Over the last month alone, I have applied to the Wimbledon ballot for the first time (it is pretty much all paper-based, involving SAEs and form filling, which makes me smile), made crumpets (and ate quite a few given you have to really make a batch at any one time to make it worthwhile), walked around the Olympic Park with my mum and dad (it is bigger than I’d imagined) and stood on a cliff with no hair. In short, I have made good progress.

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Buoyed by the increasing number of photos filling up my list page (I post one as evidence I have completed it – and as a nice reminder), I decided to spend the weekend tackling a biggie. And, by biggie, I mean baking for Test Match Special at The Oval.

Now, for those of you with no interest in – or knowledge of – the game of cricket, the above paragraph will mean very little. Basically Test Match Special is a radio show and, dare I say, a great British institution. It is famed not just for its commentary and analysis, but for the fact it attracts bakers from all across the country, keen to flex their muscles and sift a bit of flour. And, for the last few years, reminded of the fun I used to have as a child helping my mum prepare cricket teas for the local club, I was determined to be one of them.

Unable to find any baking rules online, I decided the best strategy would be to bake first (to show commitment) and then email/tweet across my bake to get some delivery instructions. I planned a cricket ball-themed cake (with 261 sugar balls), spent seven hours in the kitchen baking and borrowed even Duncan’s cricket ball to do a bit of sugar stitching. I spelled out TMS in cricket balls. As challenges go, it was a labour of love.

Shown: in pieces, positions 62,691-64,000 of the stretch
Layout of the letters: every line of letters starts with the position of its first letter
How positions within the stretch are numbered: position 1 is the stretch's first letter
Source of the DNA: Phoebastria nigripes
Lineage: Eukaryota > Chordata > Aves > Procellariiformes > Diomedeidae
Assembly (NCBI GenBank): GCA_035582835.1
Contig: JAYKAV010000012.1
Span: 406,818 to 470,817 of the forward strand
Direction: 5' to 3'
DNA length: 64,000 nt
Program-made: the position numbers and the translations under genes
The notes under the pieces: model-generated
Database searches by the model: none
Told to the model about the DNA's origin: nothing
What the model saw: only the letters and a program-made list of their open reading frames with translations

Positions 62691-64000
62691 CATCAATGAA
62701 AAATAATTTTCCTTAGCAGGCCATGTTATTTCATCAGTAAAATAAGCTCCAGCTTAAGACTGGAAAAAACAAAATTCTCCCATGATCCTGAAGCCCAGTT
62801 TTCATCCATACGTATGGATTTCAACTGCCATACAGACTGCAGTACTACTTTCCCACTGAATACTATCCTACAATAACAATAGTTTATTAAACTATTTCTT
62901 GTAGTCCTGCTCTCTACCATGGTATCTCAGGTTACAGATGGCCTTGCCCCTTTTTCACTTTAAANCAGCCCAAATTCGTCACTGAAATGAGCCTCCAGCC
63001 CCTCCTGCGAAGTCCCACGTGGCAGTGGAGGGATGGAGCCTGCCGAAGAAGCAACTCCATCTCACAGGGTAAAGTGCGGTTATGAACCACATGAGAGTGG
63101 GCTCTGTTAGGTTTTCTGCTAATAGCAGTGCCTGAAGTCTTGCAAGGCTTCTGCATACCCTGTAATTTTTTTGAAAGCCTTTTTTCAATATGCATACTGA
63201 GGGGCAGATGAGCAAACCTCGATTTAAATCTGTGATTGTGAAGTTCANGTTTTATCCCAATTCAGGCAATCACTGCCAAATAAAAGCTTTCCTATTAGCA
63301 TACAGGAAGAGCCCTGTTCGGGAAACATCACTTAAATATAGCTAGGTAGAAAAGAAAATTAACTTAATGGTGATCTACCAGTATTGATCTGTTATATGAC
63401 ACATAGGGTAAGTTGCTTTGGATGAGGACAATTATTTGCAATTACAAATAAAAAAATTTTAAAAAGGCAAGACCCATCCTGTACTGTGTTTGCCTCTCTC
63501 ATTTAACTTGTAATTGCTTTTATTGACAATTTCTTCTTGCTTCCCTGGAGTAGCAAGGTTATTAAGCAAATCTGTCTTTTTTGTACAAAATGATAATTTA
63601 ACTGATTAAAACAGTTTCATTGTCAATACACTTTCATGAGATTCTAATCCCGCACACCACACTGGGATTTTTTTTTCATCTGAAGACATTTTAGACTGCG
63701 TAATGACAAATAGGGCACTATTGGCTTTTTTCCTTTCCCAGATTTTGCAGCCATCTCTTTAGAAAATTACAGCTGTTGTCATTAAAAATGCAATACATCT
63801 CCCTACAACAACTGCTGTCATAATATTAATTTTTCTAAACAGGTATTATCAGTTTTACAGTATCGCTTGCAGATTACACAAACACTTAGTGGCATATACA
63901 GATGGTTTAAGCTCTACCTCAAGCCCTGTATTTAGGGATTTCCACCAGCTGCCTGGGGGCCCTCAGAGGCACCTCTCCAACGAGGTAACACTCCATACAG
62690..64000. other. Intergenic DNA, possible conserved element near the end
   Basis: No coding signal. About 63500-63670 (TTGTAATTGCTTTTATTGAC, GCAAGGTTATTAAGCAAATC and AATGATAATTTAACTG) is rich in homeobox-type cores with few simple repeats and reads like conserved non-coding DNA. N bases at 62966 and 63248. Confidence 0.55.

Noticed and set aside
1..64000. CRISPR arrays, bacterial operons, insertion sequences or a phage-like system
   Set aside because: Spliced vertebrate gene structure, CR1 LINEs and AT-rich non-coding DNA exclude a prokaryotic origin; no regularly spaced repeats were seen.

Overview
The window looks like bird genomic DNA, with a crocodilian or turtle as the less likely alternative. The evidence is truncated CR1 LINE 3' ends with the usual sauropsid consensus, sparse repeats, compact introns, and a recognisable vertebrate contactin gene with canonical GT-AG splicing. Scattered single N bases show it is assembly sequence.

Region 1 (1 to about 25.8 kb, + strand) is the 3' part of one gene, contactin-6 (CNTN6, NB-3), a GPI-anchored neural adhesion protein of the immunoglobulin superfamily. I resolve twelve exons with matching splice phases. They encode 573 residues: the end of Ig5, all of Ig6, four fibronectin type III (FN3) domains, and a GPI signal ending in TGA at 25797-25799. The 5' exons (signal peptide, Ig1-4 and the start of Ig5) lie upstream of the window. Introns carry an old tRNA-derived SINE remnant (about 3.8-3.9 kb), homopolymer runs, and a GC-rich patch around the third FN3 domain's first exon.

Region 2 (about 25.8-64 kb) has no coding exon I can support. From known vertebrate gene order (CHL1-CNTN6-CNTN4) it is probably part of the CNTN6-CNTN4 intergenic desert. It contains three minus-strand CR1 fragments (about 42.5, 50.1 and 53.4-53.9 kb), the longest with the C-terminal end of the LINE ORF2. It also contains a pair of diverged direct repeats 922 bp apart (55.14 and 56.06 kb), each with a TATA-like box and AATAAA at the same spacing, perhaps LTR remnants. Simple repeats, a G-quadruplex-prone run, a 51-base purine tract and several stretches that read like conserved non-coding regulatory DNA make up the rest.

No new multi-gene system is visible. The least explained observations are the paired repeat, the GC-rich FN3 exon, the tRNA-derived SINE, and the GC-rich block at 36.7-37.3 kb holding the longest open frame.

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So what happened to this red and green sugar-fuelled vanilla-soaked sponge? Well, the tweet worked and lovely Aggers (one of the main commentators) replied to say: ‘@Jackie8 Wow! Fantastic. See stewards entrance of OCS stand at Vauxhall stand – and demand to deliver personally.’ I had celebrity endorsement and a route to the media centre. Duncan was then packaged off with the heavy cake in a giant plastic container and a little notelet to make the drop.

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Sadly, the one thing I didn’t fully appreciate (wrapped up as I was in kgs of buttercream) was the fact that while the BBC were game, the security guards at the ground weren’t. Duncan tried three different stewards and they were either too stretched or too suspicious (apparently we could have baked anything into that cake) to let him (or the cake through). By the time I tweeted Aggers again to try and get some backing, India were all out before tea and it was all over. I should really admire the security teams for their diligence. But all I kept thinking was, how did the little five-year-old boy get through the day before? Obviously, Duncan doesn’t look like a hardcore baker!

The fact Duncan returned home with the heavy cake (I do feel so sorry for him that he carried it around all day) would normally have made me very sad indeed. And, yes, I had a little cry for all the effort. But, once I reflected on the whole experience, I quickly came back to my positive self. Firstly, I enjoyed the process. I now know how to make 261 sugar cricket balls (a skill not to be sniffed at) and I simply love being in the kitchen. And, secondly, while it may not have made it to its planned destination, you can’t take away the fact Aggers liked it (even if the security guards thought it was a sugary-disguised attempt to bring down TMS) and it certainly scooped up a few smiles along the way. I see it as a tick on the list, even though I may feel compelled to revisit the goal next year.